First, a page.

Runner on first base, two outs, Dodger's Joc Pederson at the plate...It probably makes sense to swing away. Pederson has pop, and it's going to require two singles to score the guy from first. Make that two outs and a guy on 2nd, well then the equation changes some, doesn't it?
My sense is that "situational" hitting seems to have died as a MLB point-of-emphasis. Lift and Separate, er, I mean Pull and Elevate is the every-AB mode of attack.
I've bored you guys before with Kyle Seager's lost singles data, but let me add a bit more to hammer at my point: Seager's exit velocity over the past 4 years has been 88.9, 90.1, 87.8, 89.6. This year he's hitting the ball hard in 39.8% of his AB's, up over '15 and '17, but slightly below '16. That number is well above his career average. He's on pace to have 120 hits this season. 120! His previous low is 144...last season. He's on track to have 70 singles. Yep...just 70! He had 83 last season, and ran numbers between 95-105 every season before that. He's hitting the ball as hard or harder than he ever did, yet he's losing 30 singles a season.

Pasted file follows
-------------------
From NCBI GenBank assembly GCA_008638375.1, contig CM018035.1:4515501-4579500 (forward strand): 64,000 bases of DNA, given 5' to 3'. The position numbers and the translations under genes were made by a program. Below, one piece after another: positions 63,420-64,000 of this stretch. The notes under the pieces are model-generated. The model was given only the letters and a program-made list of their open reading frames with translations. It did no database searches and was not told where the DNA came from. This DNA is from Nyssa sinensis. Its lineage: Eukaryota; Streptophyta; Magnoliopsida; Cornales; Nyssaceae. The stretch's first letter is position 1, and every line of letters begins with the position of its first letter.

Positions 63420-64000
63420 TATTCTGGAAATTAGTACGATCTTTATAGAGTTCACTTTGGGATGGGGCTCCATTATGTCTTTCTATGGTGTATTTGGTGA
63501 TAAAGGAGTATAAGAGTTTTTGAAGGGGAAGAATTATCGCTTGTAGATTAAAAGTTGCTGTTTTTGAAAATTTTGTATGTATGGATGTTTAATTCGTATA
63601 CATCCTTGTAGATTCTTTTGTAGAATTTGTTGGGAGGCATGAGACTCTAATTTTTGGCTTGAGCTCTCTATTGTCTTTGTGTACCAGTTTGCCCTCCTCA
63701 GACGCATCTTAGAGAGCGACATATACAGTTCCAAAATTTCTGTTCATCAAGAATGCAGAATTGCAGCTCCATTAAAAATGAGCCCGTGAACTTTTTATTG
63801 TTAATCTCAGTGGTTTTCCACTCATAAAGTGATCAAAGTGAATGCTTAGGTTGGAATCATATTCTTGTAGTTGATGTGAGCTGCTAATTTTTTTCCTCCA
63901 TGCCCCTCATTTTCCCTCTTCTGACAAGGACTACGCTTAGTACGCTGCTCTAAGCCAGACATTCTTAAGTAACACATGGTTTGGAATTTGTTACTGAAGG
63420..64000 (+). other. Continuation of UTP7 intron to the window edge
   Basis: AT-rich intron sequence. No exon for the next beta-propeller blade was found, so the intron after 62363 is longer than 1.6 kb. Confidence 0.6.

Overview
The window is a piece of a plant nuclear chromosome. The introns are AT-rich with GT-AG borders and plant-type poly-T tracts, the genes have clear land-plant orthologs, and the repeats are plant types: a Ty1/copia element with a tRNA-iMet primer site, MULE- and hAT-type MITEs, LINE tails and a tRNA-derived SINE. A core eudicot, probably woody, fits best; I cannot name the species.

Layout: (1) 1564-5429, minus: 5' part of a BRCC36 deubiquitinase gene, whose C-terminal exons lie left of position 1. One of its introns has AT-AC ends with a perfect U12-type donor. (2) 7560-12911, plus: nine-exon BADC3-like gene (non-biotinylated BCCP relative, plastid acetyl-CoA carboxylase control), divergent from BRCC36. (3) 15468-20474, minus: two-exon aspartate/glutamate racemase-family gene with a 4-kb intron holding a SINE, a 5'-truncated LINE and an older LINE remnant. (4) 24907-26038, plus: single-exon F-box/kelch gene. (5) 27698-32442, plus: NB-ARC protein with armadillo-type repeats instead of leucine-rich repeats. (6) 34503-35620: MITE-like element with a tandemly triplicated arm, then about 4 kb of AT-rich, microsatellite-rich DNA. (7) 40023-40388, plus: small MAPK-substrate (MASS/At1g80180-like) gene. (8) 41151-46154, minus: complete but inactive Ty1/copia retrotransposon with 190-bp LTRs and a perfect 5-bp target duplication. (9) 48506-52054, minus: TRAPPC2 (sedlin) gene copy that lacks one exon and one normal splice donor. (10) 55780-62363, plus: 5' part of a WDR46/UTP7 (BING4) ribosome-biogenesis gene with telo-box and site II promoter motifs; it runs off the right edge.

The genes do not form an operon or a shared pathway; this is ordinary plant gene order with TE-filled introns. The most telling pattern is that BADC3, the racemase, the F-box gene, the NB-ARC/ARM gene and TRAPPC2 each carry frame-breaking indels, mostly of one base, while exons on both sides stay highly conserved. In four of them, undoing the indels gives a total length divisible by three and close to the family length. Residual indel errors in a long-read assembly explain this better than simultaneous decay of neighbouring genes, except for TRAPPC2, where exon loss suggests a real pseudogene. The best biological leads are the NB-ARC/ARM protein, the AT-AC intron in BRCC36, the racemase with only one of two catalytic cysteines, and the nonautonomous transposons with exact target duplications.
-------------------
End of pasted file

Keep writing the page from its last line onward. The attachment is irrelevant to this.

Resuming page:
The Shift does that.
But it illustrates the idea that situational hitting, in Kyle's case of simply refusing to try to hit it where they ain't, seems to be a lost philosophy.
By the way: I thought the first Felix bunt atempt last night was fairly silly, considering the time it takes him to get down to 1B is measured in weeks, but the subsequent one (after the failed first attempt) was moronic. Anything other than a perfect bunt was likely going to be a DP, maybe even the 3rd to 1st variety.
We would have been better off having him swing feebly at the first three pitches and walk back to the dugout, intentional K in the books.